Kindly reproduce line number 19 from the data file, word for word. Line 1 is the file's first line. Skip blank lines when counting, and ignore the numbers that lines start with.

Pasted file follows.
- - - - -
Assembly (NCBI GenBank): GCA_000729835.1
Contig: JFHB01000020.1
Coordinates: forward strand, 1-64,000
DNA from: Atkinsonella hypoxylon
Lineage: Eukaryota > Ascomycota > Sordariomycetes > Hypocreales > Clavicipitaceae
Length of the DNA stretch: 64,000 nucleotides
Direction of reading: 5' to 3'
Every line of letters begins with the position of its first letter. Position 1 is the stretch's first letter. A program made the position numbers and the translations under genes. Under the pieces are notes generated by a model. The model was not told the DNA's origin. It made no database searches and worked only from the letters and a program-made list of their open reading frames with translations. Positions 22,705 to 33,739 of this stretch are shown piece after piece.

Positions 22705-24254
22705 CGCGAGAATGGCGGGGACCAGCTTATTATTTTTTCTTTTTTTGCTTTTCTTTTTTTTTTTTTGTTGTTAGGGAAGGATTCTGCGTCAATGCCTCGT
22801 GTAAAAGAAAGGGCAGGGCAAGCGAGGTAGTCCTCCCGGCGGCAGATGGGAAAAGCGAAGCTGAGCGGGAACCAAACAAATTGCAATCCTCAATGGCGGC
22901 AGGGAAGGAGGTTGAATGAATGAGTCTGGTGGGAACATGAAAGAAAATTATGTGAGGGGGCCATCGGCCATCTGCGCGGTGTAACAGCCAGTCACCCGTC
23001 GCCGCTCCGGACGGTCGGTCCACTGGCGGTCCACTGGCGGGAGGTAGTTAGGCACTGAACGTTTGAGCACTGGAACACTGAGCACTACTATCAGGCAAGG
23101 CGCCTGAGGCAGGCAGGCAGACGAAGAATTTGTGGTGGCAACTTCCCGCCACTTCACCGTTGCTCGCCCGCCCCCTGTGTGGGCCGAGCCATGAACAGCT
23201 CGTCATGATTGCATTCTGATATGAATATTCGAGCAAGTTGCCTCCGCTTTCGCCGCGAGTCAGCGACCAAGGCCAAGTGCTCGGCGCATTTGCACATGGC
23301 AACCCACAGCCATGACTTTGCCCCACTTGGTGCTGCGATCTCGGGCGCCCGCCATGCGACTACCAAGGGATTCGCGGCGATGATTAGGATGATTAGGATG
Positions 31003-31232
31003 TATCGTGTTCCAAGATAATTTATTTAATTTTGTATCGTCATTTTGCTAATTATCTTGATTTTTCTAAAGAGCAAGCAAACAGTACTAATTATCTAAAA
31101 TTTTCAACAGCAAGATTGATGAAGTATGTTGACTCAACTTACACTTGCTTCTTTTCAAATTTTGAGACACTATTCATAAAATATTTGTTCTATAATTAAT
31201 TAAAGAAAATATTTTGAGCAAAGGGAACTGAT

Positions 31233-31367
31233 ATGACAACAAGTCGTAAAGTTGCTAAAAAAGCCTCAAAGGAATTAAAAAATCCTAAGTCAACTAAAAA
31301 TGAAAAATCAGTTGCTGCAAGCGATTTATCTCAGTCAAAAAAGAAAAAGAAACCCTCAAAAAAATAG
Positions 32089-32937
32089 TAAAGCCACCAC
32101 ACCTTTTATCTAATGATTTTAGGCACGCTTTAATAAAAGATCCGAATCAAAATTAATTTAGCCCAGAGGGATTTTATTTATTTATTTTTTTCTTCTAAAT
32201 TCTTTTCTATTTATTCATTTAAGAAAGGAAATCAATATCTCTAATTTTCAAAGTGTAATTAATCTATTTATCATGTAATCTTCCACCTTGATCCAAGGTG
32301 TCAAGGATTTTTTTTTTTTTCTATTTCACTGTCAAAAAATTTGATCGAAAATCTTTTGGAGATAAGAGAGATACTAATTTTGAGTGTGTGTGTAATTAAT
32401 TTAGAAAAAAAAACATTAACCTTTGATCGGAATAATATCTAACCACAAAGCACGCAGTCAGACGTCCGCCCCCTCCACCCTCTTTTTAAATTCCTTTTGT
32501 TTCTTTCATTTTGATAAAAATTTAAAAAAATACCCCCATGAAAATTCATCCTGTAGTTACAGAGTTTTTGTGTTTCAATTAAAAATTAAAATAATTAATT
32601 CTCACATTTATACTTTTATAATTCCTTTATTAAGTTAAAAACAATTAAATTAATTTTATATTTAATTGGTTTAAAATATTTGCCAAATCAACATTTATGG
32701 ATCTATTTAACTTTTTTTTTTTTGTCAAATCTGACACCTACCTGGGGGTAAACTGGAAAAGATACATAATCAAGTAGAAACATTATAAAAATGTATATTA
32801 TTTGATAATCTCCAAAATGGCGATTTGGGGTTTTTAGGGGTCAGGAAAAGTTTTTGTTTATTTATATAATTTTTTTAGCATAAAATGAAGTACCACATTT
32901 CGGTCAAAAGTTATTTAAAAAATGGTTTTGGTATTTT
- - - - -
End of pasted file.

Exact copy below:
31101 TTTTCAACAGCAAGATTGATGAAGTATGTTGACTCAACTTACACTTGCTTCTTTTCAAATTTTGAGACACTATTCATAAAATATTTGTTCTATAATTAAT